Buzzing for Joy: Quebec restricts pesticides to save honeybees

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February 23, 2018

For years, I’ve taken bees for granted. I’ve always fully expected to see them in the summer, buzzing around the flowers in my garden. Or, making that somewhat concerning, rather large hive in their favourite peak of my roof. But I can’t bet on those things anymore. In fact, for over a decade, bees around the world have been dying in record numbers. Simply put, millions have disappeared. The recent Netflix series called “Rotten” investigates colony collapse disorder, and the results are alarming. Montana, for example, is known for its high-quality honey production. But its colonies have dropped from about 1000 to 489. Scientists think the bees are dying from a combination of stressors, but mostly, we are to blame. Climate change, pesticides and agribusiness models are killing the honeybees off.

It’s about more than just honey; bees are responsible for the pollination of many of the world’s crops and flowers. I find myself feeling very anxious when I hear of a species that is near-extinct; a species that is dying because of something we, as humans, have done. It’s terrible to think about how our actions have affected the way of life for many living things and their natural habitats. With alarm bells about honeybees ringing, now we go into panic mode. Beekeepers are trying to rebuild their dwindling hives by splitting them up and creating artificial ones to increase the population. And in Canada, some governments are finally stepping in with ways to help.

Just this week, the Quebec government announced tight restrictions on pesticides linked to honeybee deaths. The targeted pesticides are called neonicotinoids, also known as neonics. A CBC News report says the chemicals are used by farmers to keep pests like aphids and spider mites away from field crops and fruit orchards. I can only imagine the frustration of farmers who, in a very short growing season, struggle to produce healthy crops. When pests attack, the results for the growers are devastating. But the CBC report shows that bees are dying after flying through chemicals in our farm fields. And last year, The Associated Press reported these very pesticides were found in 75 percent of honey samples taken from around the world. With findings like that, control is needed — and not just in Quebec.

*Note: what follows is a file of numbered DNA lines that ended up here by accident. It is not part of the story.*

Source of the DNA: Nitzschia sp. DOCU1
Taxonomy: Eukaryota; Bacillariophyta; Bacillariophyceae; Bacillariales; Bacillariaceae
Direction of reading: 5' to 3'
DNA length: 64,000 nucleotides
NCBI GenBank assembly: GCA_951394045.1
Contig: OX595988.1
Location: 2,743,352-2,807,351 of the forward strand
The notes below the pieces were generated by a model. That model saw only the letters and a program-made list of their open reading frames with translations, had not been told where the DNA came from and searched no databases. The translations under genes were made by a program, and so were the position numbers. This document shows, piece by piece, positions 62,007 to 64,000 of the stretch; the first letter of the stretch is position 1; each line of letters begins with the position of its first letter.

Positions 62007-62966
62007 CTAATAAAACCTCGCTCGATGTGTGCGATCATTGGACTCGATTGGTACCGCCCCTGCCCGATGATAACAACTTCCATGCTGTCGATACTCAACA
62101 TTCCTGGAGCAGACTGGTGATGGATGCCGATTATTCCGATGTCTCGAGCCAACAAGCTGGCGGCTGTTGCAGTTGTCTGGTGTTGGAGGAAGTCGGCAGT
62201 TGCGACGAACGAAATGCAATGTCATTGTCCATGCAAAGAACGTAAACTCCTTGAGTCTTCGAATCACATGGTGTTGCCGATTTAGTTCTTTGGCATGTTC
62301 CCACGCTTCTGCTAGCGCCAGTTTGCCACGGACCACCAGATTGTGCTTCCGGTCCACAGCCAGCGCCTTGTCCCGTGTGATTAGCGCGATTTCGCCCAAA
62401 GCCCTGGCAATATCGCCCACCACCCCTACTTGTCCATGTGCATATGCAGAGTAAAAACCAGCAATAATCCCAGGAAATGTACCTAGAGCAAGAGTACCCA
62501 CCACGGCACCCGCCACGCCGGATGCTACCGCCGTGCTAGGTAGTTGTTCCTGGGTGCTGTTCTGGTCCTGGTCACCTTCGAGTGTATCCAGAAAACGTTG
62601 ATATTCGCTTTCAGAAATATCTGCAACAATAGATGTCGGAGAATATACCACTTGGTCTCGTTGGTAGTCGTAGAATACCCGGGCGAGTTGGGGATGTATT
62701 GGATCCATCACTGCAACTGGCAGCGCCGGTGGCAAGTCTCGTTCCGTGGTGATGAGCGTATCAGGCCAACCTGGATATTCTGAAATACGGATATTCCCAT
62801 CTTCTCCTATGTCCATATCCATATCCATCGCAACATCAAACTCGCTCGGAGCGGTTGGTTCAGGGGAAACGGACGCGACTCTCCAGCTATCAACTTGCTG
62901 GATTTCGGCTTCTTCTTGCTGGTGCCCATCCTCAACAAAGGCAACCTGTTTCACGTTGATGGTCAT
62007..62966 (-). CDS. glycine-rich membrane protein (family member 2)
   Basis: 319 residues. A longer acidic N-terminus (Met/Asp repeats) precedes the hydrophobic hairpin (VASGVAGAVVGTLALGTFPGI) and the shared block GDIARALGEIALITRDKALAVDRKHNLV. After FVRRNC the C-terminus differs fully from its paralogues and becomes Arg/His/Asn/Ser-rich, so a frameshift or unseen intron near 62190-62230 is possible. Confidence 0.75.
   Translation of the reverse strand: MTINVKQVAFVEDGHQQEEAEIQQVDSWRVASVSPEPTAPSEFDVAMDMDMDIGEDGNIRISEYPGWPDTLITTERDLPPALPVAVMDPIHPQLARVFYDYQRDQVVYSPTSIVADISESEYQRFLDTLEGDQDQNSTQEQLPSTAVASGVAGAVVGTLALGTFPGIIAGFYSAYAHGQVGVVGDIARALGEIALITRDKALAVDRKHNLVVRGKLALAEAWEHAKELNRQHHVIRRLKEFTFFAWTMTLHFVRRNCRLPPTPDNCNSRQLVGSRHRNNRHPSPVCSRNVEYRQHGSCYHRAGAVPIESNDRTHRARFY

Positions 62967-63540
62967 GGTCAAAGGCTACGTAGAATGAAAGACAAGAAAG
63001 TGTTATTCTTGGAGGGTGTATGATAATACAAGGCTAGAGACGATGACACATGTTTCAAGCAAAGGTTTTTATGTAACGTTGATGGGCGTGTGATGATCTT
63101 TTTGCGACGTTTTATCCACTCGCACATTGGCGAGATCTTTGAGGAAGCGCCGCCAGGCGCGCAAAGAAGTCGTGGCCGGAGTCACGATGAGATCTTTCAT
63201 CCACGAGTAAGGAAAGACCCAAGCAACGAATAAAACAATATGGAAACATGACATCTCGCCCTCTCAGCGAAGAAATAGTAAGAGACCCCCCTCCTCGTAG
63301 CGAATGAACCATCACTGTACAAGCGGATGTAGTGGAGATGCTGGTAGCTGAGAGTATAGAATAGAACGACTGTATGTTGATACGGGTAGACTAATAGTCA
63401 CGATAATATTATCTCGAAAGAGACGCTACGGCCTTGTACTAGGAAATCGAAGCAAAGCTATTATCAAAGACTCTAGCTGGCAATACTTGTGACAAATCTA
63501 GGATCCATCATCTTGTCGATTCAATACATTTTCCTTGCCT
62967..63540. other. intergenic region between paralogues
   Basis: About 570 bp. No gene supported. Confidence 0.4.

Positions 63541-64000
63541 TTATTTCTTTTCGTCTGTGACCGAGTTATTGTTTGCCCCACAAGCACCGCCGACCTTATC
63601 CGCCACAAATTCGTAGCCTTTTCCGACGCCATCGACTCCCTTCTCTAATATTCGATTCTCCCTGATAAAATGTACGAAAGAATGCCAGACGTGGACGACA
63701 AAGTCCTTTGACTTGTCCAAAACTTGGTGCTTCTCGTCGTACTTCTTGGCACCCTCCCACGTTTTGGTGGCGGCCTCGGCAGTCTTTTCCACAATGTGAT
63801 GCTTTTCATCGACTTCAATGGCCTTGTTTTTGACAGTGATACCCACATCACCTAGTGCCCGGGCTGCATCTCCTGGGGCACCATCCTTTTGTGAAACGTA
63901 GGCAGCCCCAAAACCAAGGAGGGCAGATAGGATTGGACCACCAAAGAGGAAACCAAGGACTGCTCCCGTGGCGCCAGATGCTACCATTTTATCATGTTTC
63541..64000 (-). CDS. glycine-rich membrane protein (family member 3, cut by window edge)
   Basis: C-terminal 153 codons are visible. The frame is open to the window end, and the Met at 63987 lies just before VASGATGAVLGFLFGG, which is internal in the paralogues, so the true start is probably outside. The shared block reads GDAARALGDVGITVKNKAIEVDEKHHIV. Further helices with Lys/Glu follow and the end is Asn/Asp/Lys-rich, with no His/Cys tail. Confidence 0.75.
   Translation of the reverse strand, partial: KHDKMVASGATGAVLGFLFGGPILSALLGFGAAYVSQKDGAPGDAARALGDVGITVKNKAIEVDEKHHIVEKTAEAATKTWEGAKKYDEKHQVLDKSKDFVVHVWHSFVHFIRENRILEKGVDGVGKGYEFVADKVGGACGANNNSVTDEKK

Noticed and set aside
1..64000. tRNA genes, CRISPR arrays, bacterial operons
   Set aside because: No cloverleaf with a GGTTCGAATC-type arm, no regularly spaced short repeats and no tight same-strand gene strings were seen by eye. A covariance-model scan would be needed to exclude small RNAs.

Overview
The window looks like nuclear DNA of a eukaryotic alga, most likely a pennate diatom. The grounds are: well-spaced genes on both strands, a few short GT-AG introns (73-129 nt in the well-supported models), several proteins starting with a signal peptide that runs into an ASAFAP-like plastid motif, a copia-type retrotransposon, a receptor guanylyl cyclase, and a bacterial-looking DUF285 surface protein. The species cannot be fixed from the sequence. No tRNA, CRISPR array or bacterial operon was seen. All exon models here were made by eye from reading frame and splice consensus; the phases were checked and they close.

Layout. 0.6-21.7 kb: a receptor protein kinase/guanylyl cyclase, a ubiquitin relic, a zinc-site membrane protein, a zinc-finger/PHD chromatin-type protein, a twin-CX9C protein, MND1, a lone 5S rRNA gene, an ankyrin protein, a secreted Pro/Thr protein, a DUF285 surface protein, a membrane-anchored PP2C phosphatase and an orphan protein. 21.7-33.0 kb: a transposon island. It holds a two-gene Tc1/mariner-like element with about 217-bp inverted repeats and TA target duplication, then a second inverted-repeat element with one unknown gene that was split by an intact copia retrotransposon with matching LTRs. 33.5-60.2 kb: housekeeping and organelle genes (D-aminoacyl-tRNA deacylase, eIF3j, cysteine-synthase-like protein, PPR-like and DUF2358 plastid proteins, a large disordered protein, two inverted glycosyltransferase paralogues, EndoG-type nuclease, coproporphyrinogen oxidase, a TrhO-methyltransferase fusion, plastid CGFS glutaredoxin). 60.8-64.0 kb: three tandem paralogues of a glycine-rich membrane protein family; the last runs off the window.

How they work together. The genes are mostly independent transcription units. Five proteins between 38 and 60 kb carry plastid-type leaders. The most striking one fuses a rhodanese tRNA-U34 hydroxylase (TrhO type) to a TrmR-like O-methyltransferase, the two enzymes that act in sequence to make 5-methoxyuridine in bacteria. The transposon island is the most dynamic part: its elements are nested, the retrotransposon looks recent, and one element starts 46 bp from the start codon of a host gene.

CTV News says Ontario limited the use of neonics for corn and soybeans in 2014, and Vancouver and Montreal have actually banned them all together within city limits. Quebec’s restrictions will be phased in starting next month and will force farmers in the province to get permission to use the pesticides from a certified agronomist. Environmental groups are thrilled something is finally being done to help the honeybee population, but across Canada, activists are calling for an outright ban of the chemicals. On the flip side, some Quebec farmers told CTV the government has crossed the line with these new restrictions. The body representing the province’s grain producers told the news outlet that farmers rely on neonics to protect their crops, and now they’ll be scrambling to find alternatives.

The farmers are right; more research is needed to help them find alternative ways to protect their crops from the damage caused by pests. But they also need honeybees; we all do. With the population dying at a rapid rate, the world’s food supply is at risk. So really, these latest restrictions introduced by Quebec are just a small step in the right direction. It would be nice to see other communities around the world follow suit. Where do you stand?  

Catherine Sherriffs
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Catherine Sherriffs

Catherine is a Canadian award-winning journalist who worked as a reporter and news anchor in Montreal’s radio and television scene for 10 years. A graduate of Concordia University, she left the hustle and bustle of the business after starting a family. Now, she’s the editor and a writer for Garden Culture Magazine while also enjoying being a mom to her two young kids. Her interests include great food, gardening, fitness, animals, and anything outdoors.
Catherine Sherriffs
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